Shigella spp. are intracellular bacterial pathogens that cause diarrhoeal disease in humans. Shigella utilize the host actin cytoskeleton to enter cells, move through the cytoplasm of cells and pass into adjacent cells. Ena/VASP family proteins are highly conserved proteins that participate in actin-dependent dynamic cellular processes. We tested whether Ena/VASP family members VASP (vasodilator-stimulated phosphoprotein), Mena (mammalian-enabled) or EVL (Ena-VASP-like) contribute to Shigella flexneri spread through cell monolayers. VASP and EVL restricted cell-to-cell spread without significantly altering actin-based motility, whereas Mena had no effect on these processes. Phosphorylation of VASP on Ser153, Ser235 and Thr274 regulated its subcellular distribution and function. VASP derivatives that lack the Ena/VASP homology 1 (EVH1) domain or contain a phosphoablative mutation of Ser153 were defective in restricting S. flexneri spread, indicating that the EVH1 domain and phosphorylation on Ser153 are required for this process. The EVH1 domain and Ser153 of VASP were required for VASP localization to focal adhesions, and localization of VASP to focal adhesions and/or the leading edge was required for restriction of spread. The contribution of the EVH1 domain was from both the donor and the recipient cell, whereas the contribution of Ser153 phosphorylation was only from the donor cell. Thus, unlike host proteins characterized in Shigella pathogenesis that promote bacterial spread, VASP and EVL function to limit it. The ability of VASP and EVL to limit spread highlights the critical role of focal adhesion complexes and/or the leading edge in bacterial passage between cells.
The Gram-negative bacterial type VI secretion system (T6SS) delivers toxins to kill or inhibit the growth of susceptible bacteria, while other secretion systems target eukaryotic cells. Deletion of atsR, a negative regulator of virulence factors in B. cenocepacia K56-2, increases T6SS activity. Macrophages infected with a K56-2 ΔatsR mutant display dramatic alterations in their actin cytoskeleton architecture that rely on the T6SS, which is responsible for the inactivation of multiple Rho-family GTPases by an unknown mechanism. We employed a strategy to standardize the bacterial infection of macrophages and densitometrically quantify the T6SS-associated cellular phenotype, which allowed us to characterize the phenotype of systematic deletions of each gene within the T6SS cluster and ten vgrG genes in K56-2 ΔatsR. None of the genes from the T6SS core cluster nor the individual vgrG genes were directly responsible for the cytoskeletal changes in infected cells. However, a mutant strain with all vgrG genes deleted was unable to cause macrophage alterations. Despite not being able to identify a specific effector protein responsible for the cytoskeletal defects in macrophages, our strategy resulted in the identification of the critical core components and accessory proteins of the T6SS assembly machinery and provides a screening method to detect T6SS effectors targeting the actin cytoskeleton in macrophages by random mutagenesis.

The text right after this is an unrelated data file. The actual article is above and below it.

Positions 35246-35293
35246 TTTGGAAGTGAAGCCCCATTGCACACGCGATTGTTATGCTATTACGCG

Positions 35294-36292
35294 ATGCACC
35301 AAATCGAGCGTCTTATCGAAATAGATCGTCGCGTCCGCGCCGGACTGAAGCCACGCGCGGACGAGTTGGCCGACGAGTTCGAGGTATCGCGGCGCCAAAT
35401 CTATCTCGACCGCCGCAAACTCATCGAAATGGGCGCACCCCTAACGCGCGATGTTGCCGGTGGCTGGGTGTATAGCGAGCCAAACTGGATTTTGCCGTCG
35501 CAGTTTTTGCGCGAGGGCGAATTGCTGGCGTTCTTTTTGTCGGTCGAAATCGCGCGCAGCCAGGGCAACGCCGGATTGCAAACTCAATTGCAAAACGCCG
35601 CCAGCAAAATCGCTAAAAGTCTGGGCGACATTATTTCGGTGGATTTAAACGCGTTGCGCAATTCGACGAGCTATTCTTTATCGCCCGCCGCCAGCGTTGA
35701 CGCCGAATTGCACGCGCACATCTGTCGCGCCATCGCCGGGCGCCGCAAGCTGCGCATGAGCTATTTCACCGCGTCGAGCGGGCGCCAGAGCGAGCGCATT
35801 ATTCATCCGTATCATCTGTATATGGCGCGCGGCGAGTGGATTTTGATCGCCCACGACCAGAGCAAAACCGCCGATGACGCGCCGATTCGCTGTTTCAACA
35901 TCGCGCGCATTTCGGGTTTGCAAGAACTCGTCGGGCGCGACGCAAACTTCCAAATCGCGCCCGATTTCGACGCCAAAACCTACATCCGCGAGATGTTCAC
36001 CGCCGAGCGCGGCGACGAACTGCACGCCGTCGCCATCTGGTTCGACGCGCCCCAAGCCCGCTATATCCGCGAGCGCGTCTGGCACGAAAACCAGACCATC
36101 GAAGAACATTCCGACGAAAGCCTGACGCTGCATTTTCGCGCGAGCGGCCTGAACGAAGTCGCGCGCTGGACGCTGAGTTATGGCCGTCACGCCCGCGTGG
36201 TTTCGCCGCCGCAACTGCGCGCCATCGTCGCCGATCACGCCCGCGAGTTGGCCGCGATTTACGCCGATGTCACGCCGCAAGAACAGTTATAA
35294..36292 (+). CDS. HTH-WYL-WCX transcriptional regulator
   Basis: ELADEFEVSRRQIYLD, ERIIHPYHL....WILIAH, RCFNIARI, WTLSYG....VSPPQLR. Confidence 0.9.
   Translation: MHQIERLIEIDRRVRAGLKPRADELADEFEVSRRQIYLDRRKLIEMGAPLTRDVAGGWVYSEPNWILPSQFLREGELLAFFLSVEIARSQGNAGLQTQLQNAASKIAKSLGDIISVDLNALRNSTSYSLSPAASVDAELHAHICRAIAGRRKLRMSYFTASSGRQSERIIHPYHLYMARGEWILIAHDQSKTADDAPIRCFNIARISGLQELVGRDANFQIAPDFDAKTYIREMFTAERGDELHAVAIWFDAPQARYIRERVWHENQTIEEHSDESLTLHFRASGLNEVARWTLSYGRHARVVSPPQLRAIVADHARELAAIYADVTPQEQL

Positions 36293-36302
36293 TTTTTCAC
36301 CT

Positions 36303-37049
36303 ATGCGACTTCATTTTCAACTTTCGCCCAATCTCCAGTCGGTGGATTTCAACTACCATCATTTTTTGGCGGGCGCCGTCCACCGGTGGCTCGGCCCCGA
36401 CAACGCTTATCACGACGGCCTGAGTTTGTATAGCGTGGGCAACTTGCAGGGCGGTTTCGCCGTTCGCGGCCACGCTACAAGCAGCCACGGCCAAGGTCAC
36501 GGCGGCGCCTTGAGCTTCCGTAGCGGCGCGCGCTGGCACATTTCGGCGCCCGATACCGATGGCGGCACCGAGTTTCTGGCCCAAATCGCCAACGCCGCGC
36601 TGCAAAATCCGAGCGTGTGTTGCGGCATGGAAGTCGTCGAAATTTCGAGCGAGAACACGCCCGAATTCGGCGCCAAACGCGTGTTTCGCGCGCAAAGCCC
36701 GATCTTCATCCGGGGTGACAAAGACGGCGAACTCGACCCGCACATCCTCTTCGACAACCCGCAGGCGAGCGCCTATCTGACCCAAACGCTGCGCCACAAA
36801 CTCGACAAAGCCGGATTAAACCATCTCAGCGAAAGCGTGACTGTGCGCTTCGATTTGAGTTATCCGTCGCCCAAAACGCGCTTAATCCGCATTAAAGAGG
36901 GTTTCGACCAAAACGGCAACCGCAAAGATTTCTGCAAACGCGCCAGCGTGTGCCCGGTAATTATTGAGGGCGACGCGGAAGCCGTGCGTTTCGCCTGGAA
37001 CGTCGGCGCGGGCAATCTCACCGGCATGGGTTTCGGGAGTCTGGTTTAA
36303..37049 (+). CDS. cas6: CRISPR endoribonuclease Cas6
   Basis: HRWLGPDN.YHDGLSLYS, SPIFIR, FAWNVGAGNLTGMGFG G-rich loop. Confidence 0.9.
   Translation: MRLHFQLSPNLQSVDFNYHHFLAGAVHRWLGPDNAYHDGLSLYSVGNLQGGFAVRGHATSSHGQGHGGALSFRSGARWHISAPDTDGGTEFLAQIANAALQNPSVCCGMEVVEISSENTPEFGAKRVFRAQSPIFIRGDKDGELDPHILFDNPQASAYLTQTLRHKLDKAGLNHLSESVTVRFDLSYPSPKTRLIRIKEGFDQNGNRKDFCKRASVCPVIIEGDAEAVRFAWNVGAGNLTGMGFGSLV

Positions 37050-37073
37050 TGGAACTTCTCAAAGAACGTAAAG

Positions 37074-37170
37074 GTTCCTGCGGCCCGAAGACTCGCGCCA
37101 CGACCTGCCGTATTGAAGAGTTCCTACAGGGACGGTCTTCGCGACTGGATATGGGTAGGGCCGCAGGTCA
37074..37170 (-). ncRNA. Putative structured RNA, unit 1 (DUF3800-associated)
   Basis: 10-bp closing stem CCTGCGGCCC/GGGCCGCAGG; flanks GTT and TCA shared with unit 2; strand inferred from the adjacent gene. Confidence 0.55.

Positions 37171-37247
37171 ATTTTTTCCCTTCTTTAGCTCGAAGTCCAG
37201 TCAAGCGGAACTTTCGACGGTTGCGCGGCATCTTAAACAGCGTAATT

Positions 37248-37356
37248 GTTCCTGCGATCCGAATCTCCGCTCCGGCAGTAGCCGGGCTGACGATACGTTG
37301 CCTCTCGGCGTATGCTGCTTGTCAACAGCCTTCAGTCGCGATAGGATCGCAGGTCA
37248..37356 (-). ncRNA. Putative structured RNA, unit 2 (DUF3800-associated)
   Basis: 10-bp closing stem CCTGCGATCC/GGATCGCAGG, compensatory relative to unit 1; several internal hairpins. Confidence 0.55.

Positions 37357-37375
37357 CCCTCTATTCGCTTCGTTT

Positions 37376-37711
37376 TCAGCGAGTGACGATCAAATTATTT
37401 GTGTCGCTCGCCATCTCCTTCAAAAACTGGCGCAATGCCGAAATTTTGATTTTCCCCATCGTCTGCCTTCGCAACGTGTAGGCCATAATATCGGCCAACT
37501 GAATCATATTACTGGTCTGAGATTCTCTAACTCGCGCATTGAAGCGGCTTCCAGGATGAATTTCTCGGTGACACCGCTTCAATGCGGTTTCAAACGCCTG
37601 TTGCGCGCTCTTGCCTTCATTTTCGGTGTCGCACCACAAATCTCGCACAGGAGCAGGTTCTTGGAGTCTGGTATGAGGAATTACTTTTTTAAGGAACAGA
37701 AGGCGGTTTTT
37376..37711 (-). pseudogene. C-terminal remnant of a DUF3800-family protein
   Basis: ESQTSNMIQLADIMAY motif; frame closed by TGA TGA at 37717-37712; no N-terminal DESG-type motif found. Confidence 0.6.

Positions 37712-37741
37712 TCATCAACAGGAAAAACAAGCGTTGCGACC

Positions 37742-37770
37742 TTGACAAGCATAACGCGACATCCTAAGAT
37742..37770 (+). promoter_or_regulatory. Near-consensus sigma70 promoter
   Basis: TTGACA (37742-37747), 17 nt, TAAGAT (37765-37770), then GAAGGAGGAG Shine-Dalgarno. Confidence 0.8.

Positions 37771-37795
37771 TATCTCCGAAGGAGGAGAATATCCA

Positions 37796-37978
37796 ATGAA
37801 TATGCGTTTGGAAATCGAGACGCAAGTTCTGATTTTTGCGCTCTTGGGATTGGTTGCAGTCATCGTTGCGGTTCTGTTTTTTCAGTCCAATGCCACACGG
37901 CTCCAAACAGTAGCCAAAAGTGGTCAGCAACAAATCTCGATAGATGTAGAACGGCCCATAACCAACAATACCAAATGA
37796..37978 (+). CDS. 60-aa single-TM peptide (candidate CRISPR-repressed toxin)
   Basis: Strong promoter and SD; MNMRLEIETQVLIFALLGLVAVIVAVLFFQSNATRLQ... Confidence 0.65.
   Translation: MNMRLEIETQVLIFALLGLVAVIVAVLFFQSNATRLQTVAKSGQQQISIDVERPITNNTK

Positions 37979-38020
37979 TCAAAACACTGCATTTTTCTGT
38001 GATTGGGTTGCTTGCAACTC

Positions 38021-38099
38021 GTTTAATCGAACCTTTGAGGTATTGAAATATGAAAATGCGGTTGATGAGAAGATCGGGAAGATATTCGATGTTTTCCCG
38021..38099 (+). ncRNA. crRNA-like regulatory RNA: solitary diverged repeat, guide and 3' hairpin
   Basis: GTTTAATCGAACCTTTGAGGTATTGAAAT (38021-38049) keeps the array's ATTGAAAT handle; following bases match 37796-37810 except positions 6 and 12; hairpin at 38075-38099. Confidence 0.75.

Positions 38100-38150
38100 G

Yersinia pestis, the agent of plague, requires the Ail (attachment invasion locus) outer membrane protein to survive in the blood and tissues of its mammalian hosts. Ail is important for both attachment to host cells and for resistance to complement-dependent bacteriolysis. Previous studies have shown that Ail interacts with components of the extracellular matrix, including fibronectin, laminin and heparan sulfate proteoglycans, and with the complement inhibitor C4b-binding protein. Here, we demonstrate that Ail-expressing Y. pestis strains bind vitronectin – a host protein with functions in cell attachment, fibrinolysis and inhibition of the complement system. The Ail-dependent recruitment of vitronectin resulted in efficient cleavage of vitronectin by the outer membrane Pla (plasminogen activator protease). Escherichia coli DH5α expressing Y. pestis Ail bound vitronectin, but not heat-treated vitronectin. The ability of Ail to directly bind vitronectin was demonstrated by ELISA using purified refolded Ail in nanodiscs.